Ethical blog

The Crisis of Materialistic Management

Ethical blog - Mon, 10/31/2011 - 00:51

The Occupy Wall Street phenomenon clearly shows the crisis of the materialistic management paradigm. Materialistic management is based on the belief that the sole motivation of doing business is money-making and success should be measured by the generated profit only.

Psychologists have discovered the serious side-effects of materialistic value orientation. In his book "The High Price of Materialism" Tim Kasser demonstrates that the more people prioritize materialistic goals, the lower their personal well-being and more likely they engage in manipulative, competitive, and ecologically degrading behaviors.


Realizing the Nothing

Ethical blog - Thu, 07/14/2011 - 21:45

I was active in fighting agains the Bős-Nagymaros Dam project in the 1980s and 1990s. The project aimed at constructing a huge, artificial system consisting of a canal and two dams for electricity production. It was not only highly destructive in environmental and cultural sense but also economically irrational because it required about USD 3 billion for the completion, but this investment would never  recovered  through the benefit of electricity production.


The Problem of the Self in Economics and Business

Ethical blog - Sat, 04/02/2011 - 20:30

As a student (and later as a professor) of economics and business I was not ready to accept the centrality of self-interest in motivating business actions and evaluating the performance of companies. I have never shared the belief of mainstream economists and businessmen about the benefitial effects of the "invisible hand" of the market. I always felt that something fundamentally wrong with the self-interest doctrine.


Buddhist Economics. What is it and why now?

Ethical blog - Tue, 02/15/2011 - 01:40

Zoltán Valcsicsák who is volunteering in Bhutan made an interview with me on Budhist economics.


"Pilgrimage to the Cedars of Lebanon"

Ethical blog - Fri, 12/17/2010 - 16:47

The painting "Pilgrimage to the Cedars of Lebanon" by Tivadar Kosztka Csontvary is a celebration of the magficence  of nature and the dignity of human spirit. Let us hope in the renewal of humanity in the years to come.

Tivadar Kosztka Csontvary: Pilgrimage to the Cedars of Lebanon, 1907

Hungarian National Gallery, Budapest



Ethical blog - Sat, 11/06/2010 - 18:03

Since the late 1980s mankind has been operating in overshoot. Our ecological footprint has exceeded the world’s biocapacity by about 30 percent. This means that the planet’s resources are being used faster than they can be renewed. The problem is especially acute for the Western countries which use 600 – 300 percent of their fair earth share.


Henk van Luijk died

Ethical blog - Sun, 01/24/2010 - 20:57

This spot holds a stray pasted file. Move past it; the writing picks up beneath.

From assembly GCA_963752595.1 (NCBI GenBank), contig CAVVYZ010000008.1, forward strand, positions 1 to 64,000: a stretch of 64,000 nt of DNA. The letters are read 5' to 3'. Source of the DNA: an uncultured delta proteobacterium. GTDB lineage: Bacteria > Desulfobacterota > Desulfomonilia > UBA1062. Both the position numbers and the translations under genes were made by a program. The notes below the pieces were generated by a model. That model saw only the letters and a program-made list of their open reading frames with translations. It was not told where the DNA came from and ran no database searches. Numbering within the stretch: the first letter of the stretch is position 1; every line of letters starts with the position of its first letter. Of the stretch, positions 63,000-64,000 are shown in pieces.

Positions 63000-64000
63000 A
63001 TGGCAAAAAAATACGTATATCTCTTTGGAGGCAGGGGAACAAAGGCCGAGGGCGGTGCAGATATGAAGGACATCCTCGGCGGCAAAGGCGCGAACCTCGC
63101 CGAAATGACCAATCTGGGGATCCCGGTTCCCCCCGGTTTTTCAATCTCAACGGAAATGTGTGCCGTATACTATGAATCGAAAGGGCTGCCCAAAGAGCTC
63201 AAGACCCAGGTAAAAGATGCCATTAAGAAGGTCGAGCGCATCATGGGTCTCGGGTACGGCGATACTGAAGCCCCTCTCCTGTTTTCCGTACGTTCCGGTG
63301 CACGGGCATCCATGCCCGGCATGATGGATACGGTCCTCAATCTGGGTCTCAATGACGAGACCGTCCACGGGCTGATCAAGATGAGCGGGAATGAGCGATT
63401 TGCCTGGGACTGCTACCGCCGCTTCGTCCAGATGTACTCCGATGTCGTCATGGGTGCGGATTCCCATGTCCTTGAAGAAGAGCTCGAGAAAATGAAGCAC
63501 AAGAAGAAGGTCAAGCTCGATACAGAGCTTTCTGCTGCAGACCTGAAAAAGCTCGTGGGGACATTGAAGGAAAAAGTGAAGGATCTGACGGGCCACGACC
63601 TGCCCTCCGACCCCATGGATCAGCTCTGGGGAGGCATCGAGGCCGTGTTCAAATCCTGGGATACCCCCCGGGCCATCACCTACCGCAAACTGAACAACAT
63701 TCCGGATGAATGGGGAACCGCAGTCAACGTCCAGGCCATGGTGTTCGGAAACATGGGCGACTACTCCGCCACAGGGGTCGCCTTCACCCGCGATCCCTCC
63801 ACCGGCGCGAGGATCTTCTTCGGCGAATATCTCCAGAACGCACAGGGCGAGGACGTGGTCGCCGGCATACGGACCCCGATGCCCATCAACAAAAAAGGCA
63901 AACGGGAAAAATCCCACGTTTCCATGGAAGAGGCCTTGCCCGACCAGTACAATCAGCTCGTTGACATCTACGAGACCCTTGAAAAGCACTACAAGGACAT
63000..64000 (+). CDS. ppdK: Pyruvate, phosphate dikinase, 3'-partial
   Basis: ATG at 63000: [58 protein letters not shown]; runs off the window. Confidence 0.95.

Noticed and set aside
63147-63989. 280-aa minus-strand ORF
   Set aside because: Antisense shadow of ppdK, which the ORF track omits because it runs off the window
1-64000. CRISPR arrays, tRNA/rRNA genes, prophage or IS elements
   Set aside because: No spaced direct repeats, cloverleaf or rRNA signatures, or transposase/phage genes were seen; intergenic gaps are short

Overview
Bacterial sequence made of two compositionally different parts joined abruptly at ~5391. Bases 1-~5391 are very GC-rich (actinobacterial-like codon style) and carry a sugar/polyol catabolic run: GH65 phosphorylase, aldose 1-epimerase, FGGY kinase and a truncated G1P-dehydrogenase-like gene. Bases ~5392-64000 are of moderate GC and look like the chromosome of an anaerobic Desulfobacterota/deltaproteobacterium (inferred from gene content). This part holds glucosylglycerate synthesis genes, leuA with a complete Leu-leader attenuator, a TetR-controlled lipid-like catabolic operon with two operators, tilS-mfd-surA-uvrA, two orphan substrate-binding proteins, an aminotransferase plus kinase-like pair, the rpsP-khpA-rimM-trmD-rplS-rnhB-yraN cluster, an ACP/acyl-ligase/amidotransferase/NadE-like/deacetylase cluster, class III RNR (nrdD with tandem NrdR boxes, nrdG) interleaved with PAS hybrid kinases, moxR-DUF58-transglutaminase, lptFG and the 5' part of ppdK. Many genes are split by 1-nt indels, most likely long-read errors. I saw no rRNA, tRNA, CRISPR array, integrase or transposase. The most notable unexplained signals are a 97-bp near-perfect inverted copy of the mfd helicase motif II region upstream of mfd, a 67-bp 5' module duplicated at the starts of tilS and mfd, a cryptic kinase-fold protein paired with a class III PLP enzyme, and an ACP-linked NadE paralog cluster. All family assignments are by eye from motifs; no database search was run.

On 19 January 2010, Henk van Luijk passed away at the age of 80. Professor van Luijk  was one of the pioneers of business ethics and is considered as the patriarch of business ethics in Europe.  He was the inspirational chairman of the European Business Ethics Network (EBEN), an organization that was set up on his initiative, and which he co-founded, in 1986. (See In Memoriam)


Csontvary's Taormina

Ethical blog - Sat, 12/12/2009 - 01:42

"Taormina" by the Hungarian painter Tivadar Csontvary represents the state of the world and the state of the soul. What we have today is a partly destroyed world and a much disturbed soul but fantastic cultural heritage and still magnificent nature. Much to preserve and renew.



Admiral Nelson compared to today's CEOs

Ethical blog - Thu, 10/29/2009 - 14:15

In July 1797 Nelson led a doomed assault on the Spanish island of Tenerife in which he was hit in the right arm by a musket ball shortly after stepping ashore. Bleeding heavily, he was taken back and his injured limb was amputated. Within 30 minutes Nelson was again issuing orders to his men. (See the full article.)

Imagine a today's CEO who suffers a similar job-related accident. What would he or she do? Almost certainly, he or she would claim a huge compensation for the injury and give up the job forever Admiral Nelson returned to work in half an hour and did his duty. "That was a man."


Edward Goldsmith, environmentalist who founded 'The Ecologist' magazine, died.

Ethical blog - Tue, 10/27/2009 - 00:04

In his major books Edward Goldsmith ("The Blueprint for Survival", "The Way") he relentlessly argued that for achieving real sustainability greening of business is not enough. People and communities should radically reduce their ecological impacts and try to live within the bounderies of their environment. (See full article.) This approach is reflected in our book "Business within Limits" and my paper "Green Business or Community Economy?".